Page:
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Tech Therapy

Gerontologist Dr. Sara Czaja Studies How Technology Can Help Older Adults Live Happier, Healthier, More Active Lives

Dr. Sara Czaja. Photo credit: Ashley Jones

By Heather Salerno

Illustration by Colleen O’Hara

As one of the world’s leading experts on technology and aging, Dr. Sara Czaja knows exactly how older adults are perceived when it comes to digital know-how. They can’t text. They barely e-mail. They can’t figure out Facebook or FaceTime. They don’t know how to look up information online. “There’s a misconception that older adults are technophobic—that they’re unwilling to learn new skills and are uninterested in new technology,” says Dr. Czaja, a professor of gerontology in medicine who joined Weill Cornell Medicine last summer as the inaugural director of the Center on Aging and Behavioral Research. “But over the years, we’ve developed quite a bit of data to dispel those myths.”

Though there’s a notable digital divide between older and younger Americans, nearly 30 years of Dr. Czaja’s research in this area shows that older adults are actually eager to embrace new technology. And with the right resources and training, not only do they have little trouble mastering it, but becoming technologically literate can also improve their overall health and wellbeing—a key priority for geriatricians. Building on work that she began at the University of Miami, Dr. Czaja and her Weill Cornell Medicine team are looking at a range of inventive, tech-based ways to keep older adults dynamic and productive, which might also maximize the effectiveness of their caregivers. Other doctors and researchers at Weill Cornell Medicine are also keeping older patients in mind when it comes to refining telemedicine and other digital healthcare services so seniors have fewer barriers to access. “All of this will likely enhance older adults’ physical wellbeing,” says Dr. Ronald Adelman, the Emilie Roy Corey Professor of Geriatrics and Gerontology, director of the Irving Sherwood Wright Center on Aging at Weill Cornell Medicine, and co-chief of the Division of Geriatrics and Palliative Medicine at NewYork-Presbyterian/Weill Cornell Medical Center. “But it also has potential support for their spiritual and psychological wellbeing.”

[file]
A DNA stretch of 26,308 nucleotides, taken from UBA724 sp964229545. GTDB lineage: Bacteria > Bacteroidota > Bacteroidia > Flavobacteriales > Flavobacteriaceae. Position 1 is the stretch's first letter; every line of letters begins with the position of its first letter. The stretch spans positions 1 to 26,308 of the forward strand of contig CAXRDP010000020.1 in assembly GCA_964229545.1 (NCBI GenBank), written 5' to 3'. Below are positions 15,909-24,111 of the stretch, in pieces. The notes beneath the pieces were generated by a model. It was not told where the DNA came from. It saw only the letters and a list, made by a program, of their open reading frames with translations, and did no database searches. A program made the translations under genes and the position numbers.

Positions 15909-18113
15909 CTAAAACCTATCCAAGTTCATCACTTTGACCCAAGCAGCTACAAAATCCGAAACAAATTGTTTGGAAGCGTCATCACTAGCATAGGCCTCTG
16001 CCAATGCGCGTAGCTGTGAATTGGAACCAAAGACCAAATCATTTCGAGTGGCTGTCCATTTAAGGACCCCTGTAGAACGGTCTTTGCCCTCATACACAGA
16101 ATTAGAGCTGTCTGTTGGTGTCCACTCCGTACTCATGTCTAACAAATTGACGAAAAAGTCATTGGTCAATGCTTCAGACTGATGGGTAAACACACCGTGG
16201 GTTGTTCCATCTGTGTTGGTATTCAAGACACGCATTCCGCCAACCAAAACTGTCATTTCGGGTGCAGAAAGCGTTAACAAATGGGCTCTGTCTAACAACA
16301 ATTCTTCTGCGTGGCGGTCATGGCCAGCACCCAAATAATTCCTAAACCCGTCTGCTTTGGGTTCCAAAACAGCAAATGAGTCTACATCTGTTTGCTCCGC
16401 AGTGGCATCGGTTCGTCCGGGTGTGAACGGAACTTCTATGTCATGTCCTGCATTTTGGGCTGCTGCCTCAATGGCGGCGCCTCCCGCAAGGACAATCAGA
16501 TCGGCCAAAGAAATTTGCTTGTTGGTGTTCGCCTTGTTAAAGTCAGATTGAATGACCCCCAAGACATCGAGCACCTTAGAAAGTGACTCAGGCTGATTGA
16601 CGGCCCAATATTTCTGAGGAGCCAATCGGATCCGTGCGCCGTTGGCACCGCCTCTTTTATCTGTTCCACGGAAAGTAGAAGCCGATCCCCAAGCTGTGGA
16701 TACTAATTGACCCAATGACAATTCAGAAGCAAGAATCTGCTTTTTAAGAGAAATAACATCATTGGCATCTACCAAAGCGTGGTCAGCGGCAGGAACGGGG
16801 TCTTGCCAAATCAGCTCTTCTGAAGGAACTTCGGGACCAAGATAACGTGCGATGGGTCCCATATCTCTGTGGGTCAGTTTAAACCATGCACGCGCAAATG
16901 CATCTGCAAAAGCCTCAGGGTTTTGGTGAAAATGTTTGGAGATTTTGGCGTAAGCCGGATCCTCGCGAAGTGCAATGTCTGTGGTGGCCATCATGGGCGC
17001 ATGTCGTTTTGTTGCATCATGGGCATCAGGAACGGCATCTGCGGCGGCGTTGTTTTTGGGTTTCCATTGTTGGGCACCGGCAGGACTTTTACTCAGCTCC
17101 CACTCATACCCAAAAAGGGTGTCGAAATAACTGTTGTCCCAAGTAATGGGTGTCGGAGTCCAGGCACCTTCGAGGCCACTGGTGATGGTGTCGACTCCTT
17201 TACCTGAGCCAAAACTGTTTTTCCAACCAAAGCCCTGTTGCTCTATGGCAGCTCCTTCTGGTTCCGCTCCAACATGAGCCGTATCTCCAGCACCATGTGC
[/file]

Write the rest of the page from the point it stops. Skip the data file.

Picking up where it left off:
Dr. Czaja has traveled the world trying to upend stereotypes and advocate for change. She has co-written handbooks that offer guidelines on product design, given keynote addresses and educational workshops, and even testified before the U.S. Equal Employment Opportunity Commission. Says Dr. Czaja: “People don’t stop growing intellectually or emotionally when they turn 65.”

Indeed, there’s a growing body of research about how the use of computers and mobile devices can have a positive impact on older adults—especially when it comes to improving social relationships. The Internet, e-mail, video chats and other applications can help them maintain links to family, friends and the community, and can keep them abreast of current events, health information and recreational opportunities. That’s crucial for older adults, many of whom live alone and become less mobile as they age. Dr. Czaja’s own work designing and studying the use of a senior-friendly software program suggests that such tools can substantially improve quality of life. “Technology offers ways for older adults to remain connected and engaged,” she says. “It’s not a panacea, but if well-designed and implemented, it can really help offset problems like loneliness and isolation.”